Treatment of Metastatic Melanoma—Evolution from Monotherapy to Combination Therapies

The most prevalent genetic alteration identified in melanoma is a mutation in the BRAF gene that increases the activity of the BRAF protein. As many as 50% of melanoma tumors express a BRAF mutation; the most common is the V600E mutation, found in 80% to 90% of BRAF-mutant patients. The first targeted therapy developed for melanoma, vemurafenib, directly inhibits the BRAF protein. In August 2011, the Food and Drug Administration (FDA) approved vemurafenib for treatment of metastatic melanoma with the BRAF V600E mutation. Now, a second BRAF inhibitor, dabrafenib, and a MEK inhibitor, trametinib, have been filed with the FDA for treatment of metastatic melanoma and several late-stage dabrafenib plus trametinib combination trials are underway.

Results from the phase III vemurafenib BRIM-3 trial showed that those patients who were treated with vemurafenib had a 63% reduced risk of death compared to those in the control chemotherapy arm. In a longer-term follow-up in 2012, the median overall survival rate was 13.2 months with vemurafenib compared to 9.6 months in the chemotherapy arm.

“Vemurafenib appears to have had a substantial impact in our practice,” says Keith Flaherty, MD, of Harvard Medical School and director of Developmental Therapeutics at Massachusetts General Hospital (MGH) Cancer Center. Flaherty played a significant role in the development of vemurafenib in both early- and late-stage clinical trials.

Metastatic melanoma patients harboring a BRAF mutation now experience substantially prolonged survival compared to our recent historical comparison prior to 2009, says Flaherty. “Some of this is surely related to the direct effects of vemurafenib, and some of it may well be related to the fact that these patients are now also able to go on to receive other therapies that they would not have previously,” he says. Some of these other therapies include ipilimumab, an immunotherapy antibody also approved by the FDA in 2011, as well as other agents currently being evaluated in clinical trials.

In August 2012, the BRAF inhibitor dabrafenib was filed for approval in the U.S. and Europe based on a clinical trial comparing it to chemotherapy in metastatic melanoma. Trametinib, a drug that inhibits the MEK protein, was filed in parallel.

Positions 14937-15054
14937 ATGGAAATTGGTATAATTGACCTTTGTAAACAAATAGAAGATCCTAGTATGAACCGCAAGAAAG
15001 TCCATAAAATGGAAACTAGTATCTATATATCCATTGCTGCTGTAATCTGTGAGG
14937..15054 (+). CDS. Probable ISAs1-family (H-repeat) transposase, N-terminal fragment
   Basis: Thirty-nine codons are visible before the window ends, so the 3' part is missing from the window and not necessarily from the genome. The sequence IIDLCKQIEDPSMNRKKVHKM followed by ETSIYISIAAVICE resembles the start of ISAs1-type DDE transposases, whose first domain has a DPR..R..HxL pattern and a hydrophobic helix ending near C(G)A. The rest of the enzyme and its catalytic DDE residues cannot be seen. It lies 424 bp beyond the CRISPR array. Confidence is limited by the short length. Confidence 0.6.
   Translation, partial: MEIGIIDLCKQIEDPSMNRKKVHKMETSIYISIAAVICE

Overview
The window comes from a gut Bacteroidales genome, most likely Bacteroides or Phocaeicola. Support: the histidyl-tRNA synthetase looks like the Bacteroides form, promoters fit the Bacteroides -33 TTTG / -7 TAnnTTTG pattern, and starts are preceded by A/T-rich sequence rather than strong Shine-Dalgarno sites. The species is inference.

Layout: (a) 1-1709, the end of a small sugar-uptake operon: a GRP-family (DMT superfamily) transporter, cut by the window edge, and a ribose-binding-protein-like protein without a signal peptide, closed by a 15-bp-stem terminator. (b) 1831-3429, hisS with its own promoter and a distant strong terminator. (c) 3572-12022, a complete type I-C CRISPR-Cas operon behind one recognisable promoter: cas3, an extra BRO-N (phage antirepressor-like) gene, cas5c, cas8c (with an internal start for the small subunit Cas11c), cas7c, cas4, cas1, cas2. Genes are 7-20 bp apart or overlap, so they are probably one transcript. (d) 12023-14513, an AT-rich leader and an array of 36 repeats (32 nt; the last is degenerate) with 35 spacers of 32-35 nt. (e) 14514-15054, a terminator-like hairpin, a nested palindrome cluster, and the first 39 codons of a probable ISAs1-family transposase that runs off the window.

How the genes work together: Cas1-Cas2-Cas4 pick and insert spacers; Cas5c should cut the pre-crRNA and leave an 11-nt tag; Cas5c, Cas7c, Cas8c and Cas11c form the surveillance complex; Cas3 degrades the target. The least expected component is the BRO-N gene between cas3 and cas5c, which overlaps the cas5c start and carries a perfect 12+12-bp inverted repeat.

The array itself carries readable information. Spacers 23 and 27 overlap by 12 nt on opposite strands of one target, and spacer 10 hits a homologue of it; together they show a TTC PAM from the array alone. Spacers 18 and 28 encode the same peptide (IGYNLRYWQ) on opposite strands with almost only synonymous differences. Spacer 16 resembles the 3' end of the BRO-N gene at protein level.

While each drug is an independently effective treatment (monotherapy), the real excitement is in the BRAF–MEK inhibitor combination. Interim results from a phase II trial have been reported. “The combination of trametinib and dabrafenib seems to markedly enhance not only initial tumor response, but the durability of those responses,” Flaherty says. “The current evidence regarding the dabrafenib–trametinib combination is quite compelling, and suggests that a MEK inhibitor will play an absolutely critical role in the management of BRAF mutant melanoma once that combination is widely available to patients.”

Two global phase III trials are now underway comparing dabrafenib plus trametinib to either dabrafenib or vemurafenib alone. According to Flaherty, the BRAF–MEK inhibitor combination therapy will likely become the new standard of care for BRAF-mutated metastatic melanoma patients. Both efficacy data as well as an improvement in tolerability of the combination compared to monotherapy support this assertion.

The treatment paradigm continues to evolve in the BRAF-mutant population with other interventions likely to be added to the BRAF–MEK inhibitor combination family—triplet combinations. For those patients with an NRAS or NF1 mutation, “we are launching combination targeted therapy trials based on MEK inhibition as a backbone,” Flaherty says. “All of these have compelling preclinical data already in the published literature.”

The development of BRAF inhibitors has been an entryway for other novel targeted therapies. “Looking back at the current pace of translational research, it’s hard not to be optimistic about how the clinical picture will look 3 to 4 years from now,” Flaherty says.